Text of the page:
I came across The Tudor Secret while I was browsing the library's new books. It's supposed to be a mystery set in Tudor England and since mysteries and historical fiction are two of my favorite lighter genres, I was intrigued.
The narrator is Brendan Prescott, a foundling taken in and raised in the household of the Duke of Northumberland. The most famous member of that family (or at least the only one that rang a bell for me) was his son, Robert Dudley, who was a longtime suitor of Elizabeth I. The Duke of Northumberland's youngest son, Guilford, was married to Jane Grey, the granddaughter of Henry VII's younger sister, Mary. Jane was (arguably) queen of England for nine days between the death of Edward VI and the accession of Mary I.
Brendan comes to court in the last days of Edward VI to serve as a squire to Guilford and is recruited by William Cecil to help advance the interests of Elizabeth. For his part, Brendan is interested in both helping Elizabeth, who he meets briefly on his first night at court when Robert sends him to deliver a ring, and discovering his origins.
Certain parts of the book were easy to anticipate, since it did fall back on predictable tropes. A young man with no family history taken in by a powerful family (even as a lowly servant) and educated beyond his apparent class by a caring guardian? There's definitely more to that story. There were also a few predictable sequences. And, of course, if you don't know how the plot to place Jane Grey on the throne ends, you evidently weren't paying attention in history class.
In spite of all that, though, Gortner does a pretty good job not being too predictable. Even though Brendan's parentage becomes partially obvious by chapter seven, the exact identity of his parents was a twist...one that isn't even resolved by the end of the book.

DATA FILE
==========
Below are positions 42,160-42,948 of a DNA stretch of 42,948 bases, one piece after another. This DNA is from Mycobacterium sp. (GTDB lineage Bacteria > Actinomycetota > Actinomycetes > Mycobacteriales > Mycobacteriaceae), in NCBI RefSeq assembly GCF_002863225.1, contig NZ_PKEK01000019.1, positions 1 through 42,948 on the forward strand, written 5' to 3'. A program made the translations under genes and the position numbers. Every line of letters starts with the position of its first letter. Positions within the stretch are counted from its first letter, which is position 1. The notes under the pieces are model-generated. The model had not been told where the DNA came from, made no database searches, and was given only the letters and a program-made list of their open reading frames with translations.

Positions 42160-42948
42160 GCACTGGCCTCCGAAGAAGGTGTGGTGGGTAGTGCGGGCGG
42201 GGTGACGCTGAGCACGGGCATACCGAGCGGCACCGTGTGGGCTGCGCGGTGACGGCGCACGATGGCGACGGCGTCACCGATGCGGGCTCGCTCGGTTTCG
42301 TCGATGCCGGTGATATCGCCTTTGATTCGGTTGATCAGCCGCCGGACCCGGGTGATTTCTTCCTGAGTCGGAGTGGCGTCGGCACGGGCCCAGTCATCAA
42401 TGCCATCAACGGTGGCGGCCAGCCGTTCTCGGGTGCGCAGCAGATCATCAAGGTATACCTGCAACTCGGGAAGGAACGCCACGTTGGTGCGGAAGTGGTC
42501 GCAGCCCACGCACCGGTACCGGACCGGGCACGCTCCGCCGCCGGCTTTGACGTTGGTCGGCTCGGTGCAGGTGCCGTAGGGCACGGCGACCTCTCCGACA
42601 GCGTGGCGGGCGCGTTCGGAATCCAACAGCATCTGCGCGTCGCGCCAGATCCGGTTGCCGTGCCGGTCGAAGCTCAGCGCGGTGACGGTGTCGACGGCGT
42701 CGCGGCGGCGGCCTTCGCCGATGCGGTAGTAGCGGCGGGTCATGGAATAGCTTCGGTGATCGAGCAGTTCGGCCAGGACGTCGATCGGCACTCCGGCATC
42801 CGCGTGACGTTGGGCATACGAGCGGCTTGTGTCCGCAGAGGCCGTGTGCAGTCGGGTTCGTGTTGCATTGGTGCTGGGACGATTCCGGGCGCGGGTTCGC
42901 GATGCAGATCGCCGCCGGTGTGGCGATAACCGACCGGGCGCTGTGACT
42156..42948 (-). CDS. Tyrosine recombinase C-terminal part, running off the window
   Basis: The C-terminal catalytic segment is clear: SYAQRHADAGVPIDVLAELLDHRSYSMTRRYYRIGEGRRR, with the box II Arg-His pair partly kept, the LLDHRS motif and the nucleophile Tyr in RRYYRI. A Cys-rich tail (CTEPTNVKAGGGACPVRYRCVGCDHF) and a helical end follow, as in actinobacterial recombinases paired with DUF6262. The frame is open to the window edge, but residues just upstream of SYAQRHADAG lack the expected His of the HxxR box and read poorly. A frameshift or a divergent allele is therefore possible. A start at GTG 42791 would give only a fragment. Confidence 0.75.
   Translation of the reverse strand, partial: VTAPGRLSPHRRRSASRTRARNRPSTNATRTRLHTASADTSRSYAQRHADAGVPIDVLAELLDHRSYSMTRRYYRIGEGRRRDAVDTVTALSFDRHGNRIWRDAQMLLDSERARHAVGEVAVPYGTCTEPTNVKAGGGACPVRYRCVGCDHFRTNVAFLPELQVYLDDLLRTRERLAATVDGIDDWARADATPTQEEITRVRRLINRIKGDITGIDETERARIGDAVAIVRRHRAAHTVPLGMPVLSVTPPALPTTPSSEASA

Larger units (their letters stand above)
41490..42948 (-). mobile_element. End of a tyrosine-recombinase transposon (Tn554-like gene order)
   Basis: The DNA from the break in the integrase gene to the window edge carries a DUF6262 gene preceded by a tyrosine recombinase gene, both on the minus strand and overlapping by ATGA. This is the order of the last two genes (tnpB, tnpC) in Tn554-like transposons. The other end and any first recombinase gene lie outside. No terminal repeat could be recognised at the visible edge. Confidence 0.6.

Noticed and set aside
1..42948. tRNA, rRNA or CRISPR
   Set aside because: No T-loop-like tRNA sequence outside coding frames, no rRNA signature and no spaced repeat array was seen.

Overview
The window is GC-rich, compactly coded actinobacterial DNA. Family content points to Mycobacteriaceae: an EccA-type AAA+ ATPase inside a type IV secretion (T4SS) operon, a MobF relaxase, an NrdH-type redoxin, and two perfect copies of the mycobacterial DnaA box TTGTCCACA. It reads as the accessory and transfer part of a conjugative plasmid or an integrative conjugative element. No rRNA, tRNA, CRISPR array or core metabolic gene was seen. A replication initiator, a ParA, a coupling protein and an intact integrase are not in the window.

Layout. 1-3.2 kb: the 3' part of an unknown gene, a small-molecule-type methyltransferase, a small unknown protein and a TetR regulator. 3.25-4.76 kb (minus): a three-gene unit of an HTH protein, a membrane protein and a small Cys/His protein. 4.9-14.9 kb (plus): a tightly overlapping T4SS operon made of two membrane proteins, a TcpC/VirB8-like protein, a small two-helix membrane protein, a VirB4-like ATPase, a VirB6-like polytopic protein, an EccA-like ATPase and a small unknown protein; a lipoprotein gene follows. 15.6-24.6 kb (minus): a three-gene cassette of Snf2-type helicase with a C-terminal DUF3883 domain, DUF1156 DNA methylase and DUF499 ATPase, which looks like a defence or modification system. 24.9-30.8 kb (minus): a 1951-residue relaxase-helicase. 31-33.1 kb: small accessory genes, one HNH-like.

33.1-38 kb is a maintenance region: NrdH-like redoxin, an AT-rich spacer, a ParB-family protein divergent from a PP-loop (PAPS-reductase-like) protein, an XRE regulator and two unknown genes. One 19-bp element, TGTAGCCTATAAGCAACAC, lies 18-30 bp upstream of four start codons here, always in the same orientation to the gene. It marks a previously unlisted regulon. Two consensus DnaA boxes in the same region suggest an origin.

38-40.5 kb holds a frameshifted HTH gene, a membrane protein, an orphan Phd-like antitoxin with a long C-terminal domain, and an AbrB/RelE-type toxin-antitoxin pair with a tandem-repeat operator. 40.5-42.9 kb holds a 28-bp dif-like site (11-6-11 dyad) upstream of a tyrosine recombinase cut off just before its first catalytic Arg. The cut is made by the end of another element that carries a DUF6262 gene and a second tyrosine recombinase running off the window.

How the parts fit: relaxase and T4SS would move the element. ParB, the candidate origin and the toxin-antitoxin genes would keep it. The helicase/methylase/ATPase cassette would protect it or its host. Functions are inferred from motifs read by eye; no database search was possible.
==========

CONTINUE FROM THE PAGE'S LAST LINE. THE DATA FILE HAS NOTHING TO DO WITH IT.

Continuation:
Gortner left a few things unresolved, though the ending definitely didn't feel incomplete or rushed. When I read in the interview at the end of the book that this was going to be the first in a series of novels with Brendan as a spy, I was excited to read more.
I'm a fan of Tudor books, though I generally prefer to read stories set in the reign of Henry VIII. The Other Boleyn Girl was probably the catalyst, though I don't particularly care her books because I feel that she generally vilifies certain characters to an exaggerated extent resulting in very two dimensional characters. To give Gortner credit, I didn't particularly see that in this novel...with a couple of possible exceptions, but even then, I feel like there was at least some groundwork laid and some historical basis.
The Tudor Secret is hardly heavy fiction and isn't the sort of novel that leaves you thinking after you finish it, but it was interesting and seems to be fairly well-researched. I would definitely recommend it to anyone who enjoys Tudor fiction and wants an interesting read.